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The Empire

Cuomo gets the Paterson question

Tuesday, November 09, 2010

At their first formal meeting together in midtown today, the out-going governor and incoming governor spoke about being long-time friends and having worked together.

Then, a Wall Street Journal reporter asked about the two (yes, two) investigations into Paterson, that Cuomo's office conducted.

The answer was not long.

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WNYC News

Governor-Elect Cuomo Lays Out Transition Plan

Tuesday, November 09, 2010

Following a meeting with current governor David Paterson Thursday, Governor-elect Andrew Cuomo said he will be naming a transition team within days and will begin an inventory tour of state facilities.

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Transportation Nation

Facebook Support for High Speed Rail in NY has Ray LaHood Wondering

Tuesday, November 09, 2010

(Kate Hinds, Transportation Nation) In his latest blog post, Ray LaHood talks about an "explosion of notes from people urging Department of Transportation support for high-speed rail in New York State."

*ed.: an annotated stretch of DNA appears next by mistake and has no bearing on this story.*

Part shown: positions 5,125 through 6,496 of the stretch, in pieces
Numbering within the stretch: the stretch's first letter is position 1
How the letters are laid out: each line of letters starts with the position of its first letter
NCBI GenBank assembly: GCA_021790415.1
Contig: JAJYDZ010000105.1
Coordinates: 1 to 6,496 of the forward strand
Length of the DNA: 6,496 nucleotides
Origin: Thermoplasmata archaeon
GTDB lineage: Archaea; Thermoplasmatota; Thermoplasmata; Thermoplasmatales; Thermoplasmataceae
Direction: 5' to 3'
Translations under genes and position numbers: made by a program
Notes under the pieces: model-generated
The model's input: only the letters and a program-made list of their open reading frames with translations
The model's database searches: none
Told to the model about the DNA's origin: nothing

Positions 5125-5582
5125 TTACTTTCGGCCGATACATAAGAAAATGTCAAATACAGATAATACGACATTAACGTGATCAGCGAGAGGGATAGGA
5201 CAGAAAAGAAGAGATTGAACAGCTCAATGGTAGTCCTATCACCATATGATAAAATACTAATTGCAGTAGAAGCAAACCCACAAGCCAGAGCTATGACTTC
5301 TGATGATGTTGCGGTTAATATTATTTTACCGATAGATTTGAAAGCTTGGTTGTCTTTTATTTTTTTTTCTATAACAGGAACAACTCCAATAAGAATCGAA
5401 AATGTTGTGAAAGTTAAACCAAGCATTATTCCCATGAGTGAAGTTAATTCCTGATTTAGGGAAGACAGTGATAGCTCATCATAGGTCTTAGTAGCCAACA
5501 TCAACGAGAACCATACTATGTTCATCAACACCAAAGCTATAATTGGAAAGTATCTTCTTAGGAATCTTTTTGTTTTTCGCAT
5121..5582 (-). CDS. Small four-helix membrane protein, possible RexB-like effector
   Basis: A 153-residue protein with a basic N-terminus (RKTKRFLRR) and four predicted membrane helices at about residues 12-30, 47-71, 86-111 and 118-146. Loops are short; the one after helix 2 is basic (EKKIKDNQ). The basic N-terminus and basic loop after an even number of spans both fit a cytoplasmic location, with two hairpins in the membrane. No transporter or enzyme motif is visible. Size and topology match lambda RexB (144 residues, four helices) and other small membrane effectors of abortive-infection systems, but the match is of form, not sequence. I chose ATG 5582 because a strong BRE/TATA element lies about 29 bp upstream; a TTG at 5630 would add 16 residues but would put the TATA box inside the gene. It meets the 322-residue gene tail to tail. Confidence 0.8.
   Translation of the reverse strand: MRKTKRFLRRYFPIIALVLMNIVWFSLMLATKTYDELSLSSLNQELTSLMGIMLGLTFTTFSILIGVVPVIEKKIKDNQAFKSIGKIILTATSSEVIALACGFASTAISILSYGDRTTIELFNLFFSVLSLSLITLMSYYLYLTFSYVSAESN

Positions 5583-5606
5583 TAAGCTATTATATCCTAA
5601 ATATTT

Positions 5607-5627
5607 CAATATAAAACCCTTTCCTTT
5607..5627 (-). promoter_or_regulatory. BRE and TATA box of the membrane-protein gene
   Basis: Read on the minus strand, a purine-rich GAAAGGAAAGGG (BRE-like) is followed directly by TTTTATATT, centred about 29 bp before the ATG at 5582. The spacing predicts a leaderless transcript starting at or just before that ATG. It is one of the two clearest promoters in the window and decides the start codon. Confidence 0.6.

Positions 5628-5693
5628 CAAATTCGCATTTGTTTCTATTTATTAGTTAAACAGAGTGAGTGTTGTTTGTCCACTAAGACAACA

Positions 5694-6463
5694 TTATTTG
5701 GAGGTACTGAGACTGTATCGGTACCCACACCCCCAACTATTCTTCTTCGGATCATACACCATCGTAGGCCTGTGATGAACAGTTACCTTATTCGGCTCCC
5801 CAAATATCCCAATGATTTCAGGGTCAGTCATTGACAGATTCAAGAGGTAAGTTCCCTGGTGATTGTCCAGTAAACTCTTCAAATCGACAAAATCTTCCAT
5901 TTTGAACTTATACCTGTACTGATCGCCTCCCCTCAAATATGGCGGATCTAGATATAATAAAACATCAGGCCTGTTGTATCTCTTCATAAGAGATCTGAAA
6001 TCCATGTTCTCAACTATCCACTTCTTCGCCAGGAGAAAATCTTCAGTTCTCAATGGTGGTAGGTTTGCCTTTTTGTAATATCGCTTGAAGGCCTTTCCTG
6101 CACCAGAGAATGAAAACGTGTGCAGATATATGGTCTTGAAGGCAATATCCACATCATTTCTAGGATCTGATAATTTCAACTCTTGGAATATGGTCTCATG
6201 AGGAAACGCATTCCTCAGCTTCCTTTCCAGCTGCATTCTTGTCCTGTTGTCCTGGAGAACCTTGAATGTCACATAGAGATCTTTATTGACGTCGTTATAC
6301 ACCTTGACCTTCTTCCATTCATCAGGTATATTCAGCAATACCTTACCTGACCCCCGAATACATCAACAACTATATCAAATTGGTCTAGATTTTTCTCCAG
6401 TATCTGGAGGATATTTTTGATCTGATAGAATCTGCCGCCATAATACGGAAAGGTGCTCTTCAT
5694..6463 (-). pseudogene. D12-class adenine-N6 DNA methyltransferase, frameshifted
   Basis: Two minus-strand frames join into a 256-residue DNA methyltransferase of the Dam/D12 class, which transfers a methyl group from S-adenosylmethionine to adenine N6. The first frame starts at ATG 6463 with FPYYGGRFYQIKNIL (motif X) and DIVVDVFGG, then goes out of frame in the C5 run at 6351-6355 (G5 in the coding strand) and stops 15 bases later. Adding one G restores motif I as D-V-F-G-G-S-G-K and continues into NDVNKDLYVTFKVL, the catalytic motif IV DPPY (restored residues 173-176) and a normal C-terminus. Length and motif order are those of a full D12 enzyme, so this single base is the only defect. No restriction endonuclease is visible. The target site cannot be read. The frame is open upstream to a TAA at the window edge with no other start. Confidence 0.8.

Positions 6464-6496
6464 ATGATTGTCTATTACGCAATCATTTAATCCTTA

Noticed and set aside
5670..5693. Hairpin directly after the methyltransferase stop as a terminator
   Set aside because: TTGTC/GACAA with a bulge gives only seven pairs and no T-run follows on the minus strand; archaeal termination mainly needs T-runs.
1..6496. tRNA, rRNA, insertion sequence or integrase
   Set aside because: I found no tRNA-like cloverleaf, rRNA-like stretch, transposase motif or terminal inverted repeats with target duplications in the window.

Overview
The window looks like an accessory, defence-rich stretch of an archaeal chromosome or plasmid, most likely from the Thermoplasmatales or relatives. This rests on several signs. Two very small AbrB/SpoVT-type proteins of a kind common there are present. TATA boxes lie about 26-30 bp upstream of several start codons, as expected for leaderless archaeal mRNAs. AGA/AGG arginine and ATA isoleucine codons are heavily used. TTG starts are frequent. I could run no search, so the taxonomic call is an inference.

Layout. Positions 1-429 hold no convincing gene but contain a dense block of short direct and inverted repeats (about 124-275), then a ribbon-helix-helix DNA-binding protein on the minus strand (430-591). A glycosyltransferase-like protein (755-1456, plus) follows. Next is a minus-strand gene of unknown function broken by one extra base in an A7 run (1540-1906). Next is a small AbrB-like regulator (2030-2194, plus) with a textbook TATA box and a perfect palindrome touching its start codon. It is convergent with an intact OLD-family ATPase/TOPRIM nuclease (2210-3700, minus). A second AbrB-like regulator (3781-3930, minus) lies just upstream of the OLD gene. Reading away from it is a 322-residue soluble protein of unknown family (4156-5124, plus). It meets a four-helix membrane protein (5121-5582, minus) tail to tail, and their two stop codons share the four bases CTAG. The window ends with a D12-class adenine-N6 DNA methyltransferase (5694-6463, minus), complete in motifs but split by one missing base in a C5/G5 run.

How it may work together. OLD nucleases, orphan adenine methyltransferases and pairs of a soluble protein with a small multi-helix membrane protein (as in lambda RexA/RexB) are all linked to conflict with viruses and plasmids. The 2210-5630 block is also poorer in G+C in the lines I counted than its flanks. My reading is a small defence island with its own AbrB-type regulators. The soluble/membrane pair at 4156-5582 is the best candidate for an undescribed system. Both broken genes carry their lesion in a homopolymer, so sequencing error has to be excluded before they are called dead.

Ever since governor-elect Andrew Cuomo wrote to LaHood last week to say New York would be happy to take federal money for high-speed rail that other states turned down, people have taken to LaHood's Facebook page to post variations on the theme "I support HSR for NY!"

"I don't know who started it," LaHood writes, "but (it) sure got my attention!" He goes on to say "I hope other states will join the engaged New Yorkers who have reached out to me this week by saying a resounding, 'Yes' to high-speed rail.